Smart Health is amongst the most dynamic areas within the European health sector, which benefits with a vibrant ecosystem of micro and small companies at its forefront.

There are several trends that drive the sector, besides ICT adaptation, such as transparency and communication with patients, gains in efficiency and interoperability, as well as the Covid/Pandemic fight.

To position European solutions in the 6 target markets will also need to pull interest from the public buyers, considering that all things Smart in the Health sector are relatively new.

Finding the right “Specifiers” from public institutions will be crucial, in order to make them realize the benefits in specifying/asking the kind of solutions provided by GOOSE firms.

GOOSE will work to provide with intelligence to understand the preferences in each of the 6 markets, benefiting with a well-established network, and joining the resources of the 4 consortium partners.

GOOSE will also be offering the necessary training, mapping where the niches of opportunity appear, as well as giving direct advice and mentoring to help SMEs reach them successfully.

Opportunities to explore by GOOSE
to help European SMEs:

  • Both Colombia and, specially, Chile characterize for a dual Health system, with top-notch private facilities and underinvested and crowded public ones. GOOSE will consider the considerable already stablished Catalan/Spanish firms as potential targets for GOOSE firms.
  • As one of the countries offering better public services, including all Health related, Norway’s public buyer markets are some to follow, specially by firms offering state-of-the-art solutions. Of significance will be the niche of public procurement of innovation, in which the administration seeks new solutions still not marketed.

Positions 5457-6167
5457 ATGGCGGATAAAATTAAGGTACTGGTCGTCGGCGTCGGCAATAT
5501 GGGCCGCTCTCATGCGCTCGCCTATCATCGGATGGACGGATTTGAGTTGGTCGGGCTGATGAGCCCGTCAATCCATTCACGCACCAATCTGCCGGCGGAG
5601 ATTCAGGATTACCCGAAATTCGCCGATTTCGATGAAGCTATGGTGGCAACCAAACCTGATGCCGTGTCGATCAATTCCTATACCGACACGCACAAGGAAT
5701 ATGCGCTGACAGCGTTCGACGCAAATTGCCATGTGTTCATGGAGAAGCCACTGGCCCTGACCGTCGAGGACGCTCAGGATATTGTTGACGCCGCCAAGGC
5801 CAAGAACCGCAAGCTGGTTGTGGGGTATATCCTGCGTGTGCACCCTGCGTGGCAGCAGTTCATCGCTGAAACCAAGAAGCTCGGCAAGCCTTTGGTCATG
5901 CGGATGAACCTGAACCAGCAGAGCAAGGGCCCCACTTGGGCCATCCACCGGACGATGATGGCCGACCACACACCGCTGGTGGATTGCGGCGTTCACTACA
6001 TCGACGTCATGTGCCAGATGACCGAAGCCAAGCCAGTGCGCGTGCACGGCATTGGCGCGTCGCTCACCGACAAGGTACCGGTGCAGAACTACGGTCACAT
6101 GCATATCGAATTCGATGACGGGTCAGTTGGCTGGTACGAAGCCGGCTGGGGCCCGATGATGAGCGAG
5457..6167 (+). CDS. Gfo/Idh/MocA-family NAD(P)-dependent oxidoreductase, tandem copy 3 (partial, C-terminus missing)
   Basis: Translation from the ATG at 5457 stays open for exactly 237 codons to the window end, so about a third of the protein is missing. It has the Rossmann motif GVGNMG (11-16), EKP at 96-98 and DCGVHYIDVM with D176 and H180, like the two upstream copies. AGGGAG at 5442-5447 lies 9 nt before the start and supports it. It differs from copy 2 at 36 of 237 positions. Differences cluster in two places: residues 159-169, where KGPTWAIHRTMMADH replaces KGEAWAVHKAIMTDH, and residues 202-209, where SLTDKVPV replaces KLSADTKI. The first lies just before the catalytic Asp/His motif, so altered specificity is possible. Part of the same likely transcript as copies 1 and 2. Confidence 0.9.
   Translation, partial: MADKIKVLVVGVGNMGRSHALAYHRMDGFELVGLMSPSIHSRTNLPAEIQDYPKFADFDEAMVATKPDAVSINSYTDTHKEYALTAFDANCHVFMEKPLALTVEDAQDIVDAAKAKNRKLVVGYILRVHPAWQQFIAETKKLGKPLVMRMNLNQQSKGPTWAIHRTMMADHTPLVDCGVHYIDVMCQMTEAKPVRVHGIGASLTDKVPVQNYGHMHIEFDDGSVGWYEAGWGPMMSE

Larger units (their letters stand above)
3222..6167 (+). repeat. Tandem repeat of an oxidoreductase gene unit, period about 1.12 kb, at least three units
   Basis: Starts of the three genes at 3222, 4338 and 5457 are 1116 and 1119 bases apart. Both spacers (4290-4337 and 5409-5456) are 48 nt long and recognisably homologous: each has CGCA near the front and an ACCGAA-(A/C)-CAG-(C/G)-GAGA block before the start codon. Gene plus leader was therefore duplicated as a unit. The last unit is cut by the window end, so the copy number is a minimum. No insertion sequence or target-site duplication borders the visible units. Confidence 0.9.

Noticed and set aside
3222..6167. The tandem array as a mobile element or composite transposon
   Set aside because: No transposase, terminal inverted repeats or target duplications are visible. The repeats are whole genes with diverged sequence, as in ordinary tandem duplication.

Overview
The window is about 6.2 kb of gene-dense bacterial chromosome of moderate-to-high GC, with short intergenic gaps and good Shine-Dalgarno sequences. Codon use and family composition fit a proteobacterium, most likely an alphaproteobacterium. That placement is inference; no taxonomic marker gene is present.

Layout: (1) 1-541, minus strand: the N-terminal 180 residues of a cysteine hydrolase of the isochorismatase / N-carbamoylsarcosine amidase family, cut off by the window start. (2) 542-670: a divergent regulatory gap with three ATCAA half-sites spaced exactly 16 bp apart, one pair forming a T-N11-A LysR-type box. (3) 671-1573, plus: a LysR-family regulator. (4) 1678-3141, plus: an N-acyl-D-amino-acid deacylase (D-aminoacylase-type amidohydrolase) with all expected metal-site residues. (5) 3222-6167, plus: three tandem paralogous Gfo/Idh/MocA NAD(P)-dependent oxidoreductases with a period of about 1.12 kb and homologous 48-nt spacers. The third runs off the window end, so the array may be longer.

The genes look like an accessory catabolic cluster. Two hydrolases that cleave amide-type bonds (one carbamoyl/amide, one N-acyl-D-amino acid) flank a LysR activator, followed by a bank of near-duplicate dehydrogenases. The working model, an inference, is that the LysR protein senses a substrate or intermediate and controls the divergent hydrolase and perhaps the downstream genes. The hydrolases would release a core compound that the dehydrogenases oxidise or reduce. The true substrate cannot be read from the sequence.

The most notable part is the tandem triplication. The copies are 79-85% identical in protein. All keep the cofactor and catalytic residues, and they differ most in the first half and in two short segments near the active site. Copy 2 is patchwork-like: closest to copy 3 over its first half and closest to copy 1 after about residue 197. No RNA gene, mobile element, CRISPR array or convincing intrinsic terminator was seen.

• Serbia’s potential in this field seems low, at least on a first look. However, the cultural-geographical proximity, especially with Slovenia, invites exploring the potential of European solutions.
  • In principle, Vietnam offers meagre potential in Smart health, especially from the point of view of European suppliers. Nevertheless, niches of opportunity will be explored, possibly counting with the partnership with local firms.
  • Japan has the characteristics of any advanced economy, only on steroids: the most aged population with the longest life-expectancy. As such, it is a pioneer in Smart-health solutions, with the peculiar local touch. What to make of it will be one of GOOSE’s tasks: as in the case above of Norway, we will explore which niches of public procurement of innovation offer the most potential for GOOSE firms.

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Overview of the sector

As a cross-cutting sector, the Information and Communication Technologies can be divided into different areas, including the two broad sectors of Green Economy and Smart Health, and of course the Smart Cities.

Although America current powerhouse in the sector may look like untouchable, there are many European solutions tradable beyond the EU, also via public tenders.

That includes many micro and small companies form the four partner countries/regions, which are offering solutions, scalable to foreign markets, with the right price and adaptation to them.

Examples of the ingenuity offered by European companies and institutions are found everywhere in the continent, and particularly in two of the partners of this proposal, Slovenia and Estonia.

E.g., Estonia is renowned as pioneer in all related to digitalization; such is its forerunner legislation, aiming at virtualizing almost every level of public administration; in parallel, it hosts an extremely rich and diverse business ecosystem in the sector.